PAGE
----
"There's a lot of misinformation or misconceptions in the approach that managers are taking in terms of evaluating and purchasing pieces of technology." - Matt Franey, Celera Systems
[Technology is a vitally important tool but one must be careful not to use it as the proverbial “hammer” where everything else around it is a nail. Unnecessary or non-strategic application of technology can become a trap - a time, money and resources drain. How do we then determine the most efficient use of technology to solve a problem? What amount of technology is “just right”?
The Institute for Innovation Development decided to explore these questions with Matt Franey, Director of Business Development at Celera Systems – an innovative information technology solutions provider and developer of SalesStation, a highly sophisticated data aggregation and data repository platform for the asset management and insurance industry. They grapple with these questions everyday in applying their technology to build out contact management, sales automation, and activity tracking systems to support their clients’ sales efforts. This is an important topic to explore because getting it “just right” can transform corporate data into tactical weaponry for executing on strategy.]
Hortz: How do you see your role as an innovator in information technology solutions?
Franey: To make the right business decisions and deeply understand the interactions of investors and advisors with your firm, you need data. The data your firm is already generating, or has access to, needs to be analyzed and converted into strategies. So, I really view our role as two-fold.
First, it’s generating clean data. We have essentially what you could think of as a manufacturing process where we're going out to what amounts to dozens of different sources of raw data, which we then clean, and centralize, and distribute.
Secondly, is our role of providing tools and guidance to our asset manager clients in terms of how to generate actionable insights from that data. An important point to make is that, as the industry has been evolving, now operating in a more model portfolio business where there's essentially an account structure that sits between mangers and their end point investors or selling advisors, asset managers are becoming more and more steps removed from that important information. That's a very challenging business environment in which to operate. How are you supposed to make sure that you're staying relevant to your end investors and selling advisors? What strategic decisions should you be making?
And so, that is really the paradigm or the challenge that we are seeking to meet. Just getting to clean data, and getting a clearer understanding of who are those end point individual and advisor clients, has traditionally been the challenge that our clients have focused on. I like to say that we, as a technology industry, have been known as basically “sales reporting”. Although, I'd contend that that's sort of an incomplete answer or imperfect term for what we do because really since our true value is in being managers of and consultants on data.
Hortz: How do you balance robust technology into a cost/time efficient solution? How much technology is the right balance?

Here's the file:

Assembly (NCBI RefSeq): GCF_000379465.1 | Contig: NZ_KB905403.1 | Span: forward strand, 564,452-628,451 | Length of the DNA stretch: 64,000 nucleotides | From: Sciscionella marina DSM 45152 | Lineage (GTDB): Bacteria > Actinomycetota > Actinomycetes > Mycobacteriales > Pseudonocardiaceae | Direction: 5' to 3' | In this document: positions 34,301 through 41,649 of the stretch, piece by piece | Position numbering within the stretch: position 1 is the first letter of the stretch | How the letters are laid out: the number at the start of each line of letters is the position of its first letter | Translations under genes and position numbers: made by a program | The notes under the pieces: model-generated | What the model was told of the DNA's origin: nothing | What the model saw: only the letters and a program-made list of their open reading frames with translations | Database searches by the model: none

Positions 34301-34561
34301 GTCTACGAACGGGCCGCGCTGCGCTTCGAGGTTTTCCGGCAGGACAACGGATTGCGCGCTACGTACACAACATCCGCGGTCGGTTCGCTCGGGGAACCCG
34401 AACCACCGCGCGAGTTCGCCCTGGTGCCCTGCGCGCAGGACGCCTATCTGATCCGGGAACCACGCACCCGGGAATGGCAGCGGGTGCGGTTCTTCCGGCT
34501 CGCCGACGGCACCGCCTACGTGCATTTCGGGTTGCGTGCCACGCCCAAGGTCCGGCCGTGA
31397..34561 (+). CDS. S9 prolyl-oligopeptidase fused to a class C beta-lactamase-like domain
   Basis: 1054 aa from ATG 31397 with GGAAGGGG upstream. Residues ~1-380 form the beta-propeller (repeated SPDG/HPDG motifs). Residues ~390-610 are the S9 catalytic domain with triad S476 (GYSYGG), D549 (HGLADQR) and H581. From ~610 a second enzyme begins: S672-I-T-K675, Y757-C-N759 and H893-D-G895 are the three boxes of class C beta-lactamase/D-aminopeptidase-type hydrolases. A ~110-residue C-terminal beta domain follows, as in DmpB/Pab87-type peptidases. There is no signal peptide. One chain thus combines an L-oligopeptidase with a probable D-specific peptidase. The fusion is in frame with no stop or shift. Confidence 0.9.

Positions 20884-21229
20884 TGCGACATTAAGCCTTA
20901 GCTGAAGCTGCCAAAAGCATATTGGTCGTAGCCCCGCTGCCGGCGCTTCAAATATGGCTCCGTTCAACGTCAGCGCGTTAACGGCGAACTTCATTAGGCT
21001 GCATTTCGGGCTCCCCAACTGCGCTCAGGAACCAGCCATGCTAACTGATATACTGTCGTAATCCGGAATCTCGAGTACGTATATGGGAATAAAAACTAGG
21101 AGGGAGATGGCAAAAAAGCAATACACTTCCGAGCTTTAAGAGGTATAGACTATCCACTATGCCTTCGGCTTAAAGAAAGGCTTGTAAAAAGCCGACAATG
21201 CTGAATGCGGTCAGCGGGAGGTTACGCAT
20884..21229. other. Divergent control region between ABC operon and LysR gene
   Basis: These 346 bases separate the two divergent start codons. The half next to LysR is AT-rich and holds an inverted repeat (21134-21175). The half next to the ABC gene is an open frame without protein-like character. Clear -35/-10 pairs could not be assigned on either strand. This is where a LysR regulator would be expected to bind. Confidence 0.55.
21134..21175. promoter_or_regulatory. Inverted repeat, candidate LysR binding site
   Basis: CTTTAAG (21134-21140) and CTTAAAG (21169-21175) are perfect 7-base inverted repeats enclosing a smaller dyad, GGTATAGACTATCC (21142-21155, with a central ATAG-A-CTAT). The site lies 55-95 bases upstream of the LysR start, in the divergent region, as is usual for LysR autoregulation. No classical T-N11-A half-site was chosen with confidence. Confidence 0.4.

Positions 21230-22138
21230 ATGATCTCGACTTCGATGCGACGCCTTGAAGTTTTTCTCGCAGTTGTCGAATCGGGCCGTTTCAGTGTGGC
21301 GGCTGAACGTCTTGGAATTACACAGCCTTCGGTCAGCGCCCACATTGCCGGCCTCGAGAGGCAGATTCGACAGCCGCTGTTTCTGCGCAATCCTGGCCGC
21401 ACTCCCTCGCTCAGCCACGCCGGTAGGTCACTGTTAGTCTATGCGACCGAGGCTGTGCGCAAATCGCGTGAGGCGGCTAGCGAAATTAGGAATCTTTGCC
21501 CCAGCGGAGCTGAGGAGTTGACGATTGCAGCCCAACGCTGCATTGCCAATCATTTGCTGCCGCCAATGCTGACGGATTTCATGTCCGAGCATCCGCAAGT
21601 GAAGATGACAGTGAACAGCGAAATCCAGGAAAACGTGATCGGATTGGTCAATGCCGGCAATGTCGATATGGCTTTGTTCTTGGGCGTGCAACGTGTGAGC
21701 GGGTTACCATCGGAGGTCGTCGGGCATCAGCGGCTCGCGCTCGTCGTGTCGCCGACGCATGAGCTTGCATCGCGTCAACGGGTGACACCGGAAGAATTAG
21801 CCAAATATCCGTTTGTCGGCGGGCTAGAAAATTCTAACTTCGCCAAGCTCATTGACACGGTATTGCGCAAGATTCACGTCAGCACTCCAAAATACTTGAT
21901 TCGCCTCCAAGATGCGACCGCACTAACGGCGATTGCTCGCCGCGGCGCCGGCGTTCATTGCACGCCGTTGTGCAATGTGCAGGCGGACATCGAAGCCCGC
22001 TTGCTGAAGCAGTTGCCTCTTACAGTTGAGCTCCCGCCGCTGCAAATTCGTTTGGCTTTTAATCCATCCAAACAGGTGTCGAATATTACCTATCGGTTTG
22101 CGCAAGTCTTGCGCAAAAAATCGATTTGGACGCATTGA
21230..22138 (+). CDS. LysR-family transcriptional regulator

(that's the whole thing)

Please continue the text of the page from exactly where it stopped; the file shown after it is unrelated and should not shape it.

Franey: I love this question because once upon a time, there was a dearth of options. Now there's almost an embarrassment of riches in terms of the technology solutions available to asset managers. And so, what I advise asset managers to do, who might be a little bit, let's say, overwhelmed or inundated with potential different tech solutions, is to constantly make sure that they're working backwards from the business objectives that they're trying to solve. So this is really going to look different from firm to firm in terms of the balancing act because different organizations have different business problems that they're trying to solve.
Working backwards from the business problem helps you arrive at a technology prescription that will be essentially a portfolio or tech stack approach of different pieces of technology that will solve that particular business problem. One specific solution versus another probably won't be the end-all-be-all. It's really a portfolio approach in a lot of cases to making sure that they're adopting the right technology.
And then secondly, and maybe most importantly, I would like to add to that while some technology can be transformative, technology in and of itself is not a panacea. Executives should be wary of technology being looked at as a silver bullet. It essentially becomes making sure that the technology prescription that they are fitting to their business problems is being utilized and adapted by their human capital – employees, people. Be aware in the evaluation phase, that this tech decision also becomes a matter of committing human capital to using and administrating the technology prescription. So they need know the amount and expertise of their human resources to support the prescription, and are willing to make those investments. Then I think that they can feel good that they will have at least in the near term solved the balancing act of the equation and can feel good about implementing those solutions.
Hortz: What are the downsides of too much tech?
Franey: Wasted money I think would be the primary downside. I think if we consider the fact that there's going to be a more holistic strategy in place for adopting the technology, I think too much technology input into that solution also puts adoption of that overall prescription at risk. I think at risk in terms of solving whatever business problems they're trying to solve. Ultimately, the business problem trying to be solved can be lost in the mix if organizations just try to throw a whole bunch of tech at the problem.
Outside of the adoption equation and the utilization equation, integrations can become messy if there are too many disparate systems that are sort of being put into the juggling act or the overall prescription. If these systems aren't communicating with each other then there's skepticism of behalf of the users within the organization. That can also put the adoption of the solution at risk.